Publications by authors named "Corinne M Linardic"

44 Publications

Expression of oncogenic HRAS in human Rh28 and RMS-YM rhabdomyosarcoma cells leads to oncogene-induced senescence.

Sci Rep 2021 08 13;11(1):16505. Epub 2021 Aug 13.

Duke University School of Medicine, Durham, NC, USA.

Rhabdomyosarcoma (RMS) is the most common pediatric soft tissue sarcoma. The two predominant histologic variants of RMS, embryonal and alveolar rhabdomyosarcoma (eRMS and aRMS, respectively), carry very different prognoses. While eRMS is associated with an intermediate prognosis, the 5-year survival rate of aRMS is less than 30%. The RMS subtypes are also different at the molecular level-eRMS frequently has multiple genetic alterations, including mutations in RAS and TP53, whereas aRMS often has chromosomal translocations resulting in PAX3-FOXO1 or PAX7-FOXO1 fusions, but otherwise has a "quiet" genome. Interestingly, mutations in RAS are rarely found in aRMS. In this study, we explored the role of oncogenic RAS in aRMS. We found that while ectopic oncogenic HRAS expression was tolerated in the human RAS-driven eRMS cell line RD, it was detrimental to cell growth and proliferation in the human aRMS cell line Rh28. Growth inhibition was mediated by oncogene-induced senescence and associated with increased RB pathway activity and expression of the cyclin-dependent kinase inhibitors p16 and p21. Unexpectedly, the human eRMS cell line RMS-YM, a RAS wild-type eRMS cell line, also exhibited growth inhibition in response to oncogenic HRAS in a manner similar to aRMS Rh28 cells. This work suggests that oncogenic RAS is expressed in a context-dependent manner in RMS and may provide insight into the differential origins and therapeutic opportunities for RMS subtypes.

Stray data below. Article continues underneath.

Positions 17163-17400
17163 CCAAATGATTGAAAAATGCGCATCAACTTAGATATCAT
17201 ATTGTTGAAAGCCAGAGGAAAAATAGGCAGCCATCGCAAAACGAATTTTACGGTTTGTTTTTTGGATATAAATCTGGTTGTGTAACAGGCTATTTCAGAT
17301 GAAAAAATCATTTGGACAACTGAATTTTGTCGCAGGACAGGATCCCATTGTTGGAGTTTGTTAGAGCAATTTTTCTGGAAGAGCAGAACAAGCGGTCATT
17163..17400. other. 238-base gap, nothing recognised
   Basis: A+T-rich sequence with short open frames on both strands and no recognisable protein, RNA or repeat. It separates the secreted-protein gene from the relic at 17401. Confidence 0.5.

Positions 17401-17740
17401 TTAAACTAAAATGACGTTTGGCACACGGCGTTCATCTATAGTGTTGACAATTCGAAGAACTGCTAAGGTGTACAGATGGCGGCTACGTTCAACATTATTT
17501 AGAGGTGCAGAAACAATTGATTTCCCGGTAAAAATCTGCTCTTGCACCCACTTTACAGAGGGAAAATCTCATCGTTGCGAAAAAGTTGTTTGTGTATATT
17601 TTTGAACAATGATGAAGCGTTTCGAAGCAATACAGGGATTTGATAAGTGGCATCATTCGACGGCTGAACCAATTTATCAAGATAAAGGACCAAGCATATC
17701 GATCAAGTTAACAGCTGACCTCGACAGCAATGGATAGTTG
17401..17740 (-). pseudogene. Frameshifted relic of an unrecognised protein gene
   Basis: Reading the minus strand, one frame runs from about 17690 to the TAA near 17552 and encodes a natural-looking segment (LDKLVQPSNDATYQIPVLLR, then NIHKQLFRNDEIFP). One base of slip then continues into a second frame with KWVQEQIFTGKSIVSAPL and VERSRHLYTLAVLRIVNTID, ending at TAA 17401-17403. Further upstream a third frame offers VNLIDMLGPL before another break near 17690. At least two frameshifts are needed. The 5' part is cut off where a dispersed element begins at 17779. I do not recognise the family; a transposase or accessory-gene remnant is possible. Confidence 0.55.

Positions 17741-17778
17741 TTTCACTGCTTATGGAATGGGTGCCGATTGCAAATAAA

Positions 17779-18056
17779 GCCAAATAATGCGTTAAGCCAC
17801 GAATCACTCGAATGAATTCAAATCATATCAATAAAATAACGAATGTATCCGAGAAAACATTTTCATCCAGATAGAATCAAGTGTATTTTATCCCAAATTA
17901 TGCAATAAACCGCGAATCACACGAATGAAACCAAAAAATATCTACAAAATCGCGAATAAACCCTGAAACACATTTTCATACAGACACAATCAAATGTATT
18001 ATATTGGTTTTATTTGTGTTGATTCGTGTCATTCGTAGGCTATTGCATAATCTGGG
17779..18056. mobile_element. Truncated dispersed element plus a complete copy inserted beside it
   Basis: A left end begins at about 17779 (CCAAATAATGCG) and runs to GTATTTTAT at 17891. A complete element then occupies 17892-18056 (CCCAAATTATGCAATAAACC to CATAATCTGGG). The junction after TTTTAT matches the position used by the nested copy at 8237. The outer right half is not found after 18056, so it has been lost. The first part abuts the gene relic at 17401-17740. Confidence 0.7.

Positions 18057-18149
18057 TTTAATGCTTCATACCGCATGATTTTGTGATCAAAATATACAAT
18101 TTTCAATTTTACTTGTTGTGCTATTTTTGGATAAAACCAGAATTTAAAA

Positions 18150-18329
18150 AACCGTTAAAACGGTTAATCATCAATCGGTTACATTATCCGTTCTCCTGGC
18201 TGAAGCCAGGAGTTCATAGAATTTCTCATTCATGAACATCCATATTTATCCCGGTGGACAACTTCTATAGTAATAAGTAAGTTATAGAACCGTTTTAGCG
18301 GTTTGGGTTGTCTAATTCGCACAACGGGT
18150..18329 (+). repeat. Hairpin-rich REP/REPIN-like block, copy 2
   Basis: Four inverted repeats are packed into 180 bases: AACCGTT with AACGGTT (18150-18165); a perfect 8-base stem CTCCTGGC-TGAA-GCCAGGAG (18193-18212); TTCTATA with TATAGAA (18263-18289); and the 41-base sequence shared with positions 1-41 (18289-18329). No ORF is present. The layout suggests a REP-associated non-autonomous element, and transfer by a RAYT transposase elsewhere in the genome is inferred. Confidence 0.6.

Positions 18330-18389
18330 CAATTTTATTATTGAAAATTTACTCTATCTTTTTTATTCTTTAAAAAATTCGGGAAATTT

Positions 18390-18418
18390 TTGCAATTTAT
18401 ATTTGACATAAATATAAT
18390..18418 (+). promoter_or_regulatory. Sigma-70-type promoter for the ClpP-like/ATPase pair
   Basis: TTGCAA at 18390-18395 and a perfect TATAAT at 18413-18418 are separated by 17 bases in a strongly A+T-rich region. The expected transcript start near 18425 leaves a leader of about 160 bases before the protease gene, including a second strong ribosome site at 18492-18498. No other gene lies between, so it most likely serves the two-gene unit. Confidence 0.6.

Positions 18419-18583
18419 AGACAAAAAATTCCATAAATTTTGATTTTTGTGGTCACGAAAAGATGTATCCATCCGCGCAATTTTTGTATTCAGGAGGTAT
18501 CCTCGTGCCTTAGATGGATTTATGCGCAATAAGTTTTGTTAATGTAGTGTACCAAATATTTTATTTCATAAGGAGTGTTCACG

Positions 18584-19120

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http://dx.doi.org/10.1038/s41598-021-95355-2DOI Listing
http://www.ncbi.nlm.nih.gov/pmc/articles/PMC8363632PMC
August 2021

Genomic Classification and Clinical Outcome in Rhabdomyosarcoma: A Report From an International Consortium.

J Clin Oncol 2021 09 24;39(26):2859-2871. Epub 2021 Jun 24.

Department of Pediatrics, Seattle Children's Hospital, Fred Hutchinson Cancer Research Center, University of Washington, Seattle, WA.